Steven Saylor, the award-winning mystery writer of the Roma Sub Rosa series, undertakes the multigenerational historical saga in his latest novel, Roma. Pioneered by the late James Michener and current purview of novelist Edward Rutherfurd, Saylor’s entry into the genre is a noteworthy one. With his meticulous knowledge of ancient Rome, the subject matter seems a perfect match for someone of his impressive talent—a centuries-long journey from the founding of Rome to the rise and fall of the Republic and the assassination of Julius Caesar.
Saylor frames his compelling, fast-moving narrative in elegant prose, using the device of a fictional family whose fates are closely interwoven with the vicissitudes and fortunes of the city. The cast is large and varied, beginning with a salt trader’s daughter in 1000 B.C. who receives a mysterious gold talisman that will become a family heirloom. Through the eyes of her descendants, the Potitius family, we witness the city’s founding by Romulus and Remus, the struggles and intrigues of plebeians and patricians, Hannibal’s invasion, a mass murderer’s scheme to wipe out a competing dynasty, a vestal virgin’s sacrifice, and the tragic attempt of two sibling politicians to revolutionize Roman society. Throughout we are regaled with the aspirations, delusions, brutal expediencies and hunger for immortality that permeated the struggle to build what arguably became history’s most powerful empire.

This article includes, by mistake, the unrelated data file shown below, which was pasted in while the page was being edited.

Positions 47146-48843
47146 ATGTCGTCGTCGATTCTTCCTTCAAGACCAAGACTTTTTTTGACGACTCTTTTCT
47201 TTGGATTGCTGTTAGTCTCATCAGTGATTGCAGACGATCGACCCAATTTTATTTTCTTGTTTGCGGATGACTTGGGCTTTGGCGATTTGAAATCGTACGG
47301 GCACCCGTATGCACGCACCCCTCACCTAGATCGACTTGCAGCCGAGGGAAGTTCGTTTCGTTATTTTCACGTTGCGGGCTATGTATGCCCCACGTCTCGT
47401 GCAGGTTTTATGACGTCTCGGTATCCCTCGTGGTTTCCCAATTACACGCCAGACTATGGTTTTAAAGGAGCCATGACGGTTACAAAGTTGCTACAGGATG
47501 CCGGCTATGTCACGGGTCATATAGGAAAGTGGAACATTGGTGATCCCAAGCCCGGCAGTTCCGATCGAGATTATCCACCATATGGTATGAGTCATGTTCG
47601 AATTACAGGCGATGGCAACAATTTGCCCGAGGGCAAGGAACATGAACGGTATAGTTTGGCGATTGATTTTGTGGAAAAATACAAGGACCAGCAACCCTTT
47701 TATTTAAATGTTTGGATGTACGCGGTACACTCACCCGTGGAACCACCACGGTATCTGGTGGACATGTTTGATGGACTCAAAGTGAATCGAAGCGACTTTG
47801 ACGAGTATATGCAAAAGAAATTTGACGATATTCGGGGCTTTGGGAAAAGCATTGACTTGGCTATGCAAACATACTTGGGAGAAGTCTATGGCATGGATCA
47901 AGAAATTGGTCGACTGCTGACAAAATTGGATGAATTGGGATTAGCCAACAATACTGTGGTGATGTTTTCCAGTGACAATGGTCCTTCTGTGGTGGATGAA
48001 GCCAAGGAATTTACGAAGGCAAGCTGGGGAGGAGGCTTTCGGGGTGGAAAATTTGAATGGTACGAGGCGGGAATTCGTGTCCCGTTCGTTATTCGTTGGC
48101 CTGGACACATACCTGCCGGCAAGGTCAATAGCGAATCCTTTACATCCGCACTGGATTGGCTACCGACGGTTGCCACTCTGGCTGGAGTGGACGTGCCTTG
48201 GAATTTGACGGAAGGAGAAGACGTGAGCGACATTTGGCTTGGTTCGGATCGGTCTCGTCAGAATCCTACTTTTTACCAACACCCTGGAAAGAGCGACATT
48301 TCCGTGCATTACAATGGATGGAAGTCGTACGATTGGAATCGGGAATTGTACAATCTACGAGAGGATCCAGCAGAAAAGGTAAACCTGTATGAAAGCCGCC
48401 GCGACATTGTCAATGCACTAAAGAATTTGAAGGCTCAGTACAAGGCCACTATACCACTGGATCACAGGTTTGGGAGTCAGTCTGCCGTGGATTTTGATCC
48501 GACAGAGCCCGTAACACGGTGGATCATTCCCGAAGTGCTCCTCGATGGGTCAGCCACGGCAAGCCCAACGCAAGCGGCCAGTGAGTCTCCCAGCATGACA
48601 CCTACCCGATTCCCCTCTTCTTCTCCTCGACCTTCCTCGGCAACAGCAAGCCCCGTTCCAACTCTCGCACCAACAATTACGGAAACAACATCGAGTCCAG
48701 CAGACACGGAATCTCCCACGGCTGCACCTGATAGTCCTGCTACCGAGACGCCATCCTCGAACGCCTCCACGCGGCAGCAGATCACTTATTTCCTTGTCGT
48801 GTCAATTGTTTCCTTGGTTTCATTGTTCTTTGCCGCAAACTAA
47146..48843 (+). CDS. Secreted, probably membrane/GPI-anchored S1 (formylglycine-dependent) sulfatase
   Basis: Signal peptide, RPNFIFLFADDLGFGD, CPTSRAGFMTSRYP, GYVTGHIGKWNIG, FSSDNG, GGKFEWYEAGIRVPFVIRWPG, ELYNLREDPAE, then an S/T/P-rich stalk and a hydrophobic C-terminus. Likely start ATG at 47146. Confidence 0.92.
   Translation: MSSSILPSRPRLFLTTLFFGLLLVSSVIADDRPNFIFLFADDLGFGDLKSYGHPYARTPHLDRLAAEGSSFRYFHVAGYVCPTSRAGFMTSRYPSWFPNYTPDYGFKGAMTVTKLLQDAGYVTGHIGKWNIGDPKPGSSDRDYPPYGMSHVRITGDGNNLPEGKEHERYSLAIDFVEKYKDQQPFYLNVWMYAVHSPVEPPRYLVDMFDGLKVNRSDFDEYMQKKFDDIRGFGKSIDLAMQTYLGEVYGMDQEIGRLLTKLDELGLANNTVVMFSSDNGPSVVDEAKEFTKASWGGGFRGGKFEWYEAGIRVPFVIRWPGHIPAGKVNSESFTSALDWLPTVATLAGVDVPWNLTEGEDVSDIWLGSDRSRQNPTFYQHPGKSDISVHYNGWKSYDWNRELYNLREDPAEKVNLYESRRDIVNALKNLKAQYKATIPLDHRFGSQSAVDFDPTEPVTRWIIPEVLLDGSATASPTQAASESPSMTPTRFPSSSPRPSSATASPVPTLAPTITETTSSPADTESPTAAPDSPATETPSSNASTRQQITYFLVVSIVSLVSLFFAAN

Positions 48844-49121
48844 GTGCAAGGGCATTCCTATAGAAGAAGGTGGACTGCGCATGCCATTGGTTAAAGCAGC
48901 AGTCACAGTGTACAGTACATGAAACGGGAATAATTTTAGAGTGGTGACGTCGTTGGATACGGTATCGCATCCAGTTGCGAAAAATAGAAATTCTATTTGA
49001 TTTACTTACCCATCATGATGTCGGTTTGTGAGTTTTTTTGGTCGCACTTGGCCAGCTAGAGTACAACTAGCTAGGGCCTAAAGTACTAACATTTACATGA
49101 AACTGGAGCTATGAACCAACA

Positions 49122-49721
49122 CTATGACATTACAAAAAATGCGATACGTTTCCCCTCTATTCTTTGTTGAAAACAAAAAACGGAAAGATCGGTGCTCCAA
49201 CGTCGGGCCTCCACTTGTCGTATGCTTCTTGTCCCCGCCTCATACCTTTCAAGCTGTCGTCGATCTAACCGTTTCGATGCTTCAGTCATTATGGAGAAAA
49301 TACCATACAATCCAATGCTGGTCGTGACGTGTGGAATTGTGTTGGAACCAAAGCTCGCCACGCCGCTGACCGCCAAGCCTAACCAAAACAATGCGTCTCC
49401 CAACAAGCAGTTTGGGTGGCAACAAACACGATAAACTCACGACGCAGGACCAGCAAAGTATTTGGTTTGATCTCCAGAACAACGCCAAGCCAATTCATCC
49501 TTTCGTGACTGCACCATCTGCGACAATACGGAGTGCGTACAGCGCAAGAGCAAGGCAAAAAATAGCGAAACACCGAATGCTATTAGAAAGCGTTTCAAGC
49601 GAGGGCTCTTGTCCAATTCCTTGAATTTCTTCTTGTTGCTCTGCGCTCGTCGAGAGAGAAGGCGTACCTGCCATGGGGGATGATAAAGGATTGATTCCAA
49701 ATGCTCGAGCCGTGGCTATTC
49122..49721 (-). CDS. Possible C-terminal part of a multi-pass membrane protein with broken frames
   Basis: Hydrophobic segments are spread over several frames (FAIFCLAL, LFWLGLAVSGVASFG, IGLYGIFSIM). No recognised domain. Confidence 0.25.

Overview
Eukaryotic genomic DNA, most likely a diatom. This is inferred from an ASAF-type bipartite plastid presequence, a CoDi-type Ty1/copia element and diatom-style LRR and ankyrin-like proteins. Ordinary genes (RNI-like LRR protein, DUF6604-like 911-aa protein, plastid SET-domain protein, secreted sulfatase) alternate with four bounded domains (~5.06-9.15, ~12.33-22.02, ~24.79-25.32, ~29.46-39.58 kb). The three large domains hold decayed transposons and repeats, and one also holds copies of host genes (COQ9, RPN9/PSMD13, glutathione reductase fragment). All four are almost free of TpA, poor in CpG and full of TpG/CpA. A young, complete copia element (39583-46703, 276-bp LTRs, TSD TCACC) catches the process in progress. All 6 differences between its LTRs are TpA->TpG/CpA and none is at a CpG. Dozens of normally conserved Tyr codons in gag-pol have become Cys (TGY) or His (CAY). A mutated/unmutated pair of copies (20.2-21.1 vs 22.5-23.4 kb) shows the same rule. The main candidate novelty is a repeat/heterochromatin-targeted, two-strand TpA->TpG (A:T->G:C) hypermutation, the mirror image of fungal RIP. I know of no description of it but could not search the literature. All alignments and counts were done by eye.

Readers seeking a central character to identify with may be thwarted by the swift passage of years and events; those who persist will find themselves in awe of Saylor’s command of his sprawling storyline, his penchant for detail, as well as his evident passion for what is truly his book’s only central character—Rome herself, a city whose complex grandeur and enigmatic allure continue to entice our collective imagination.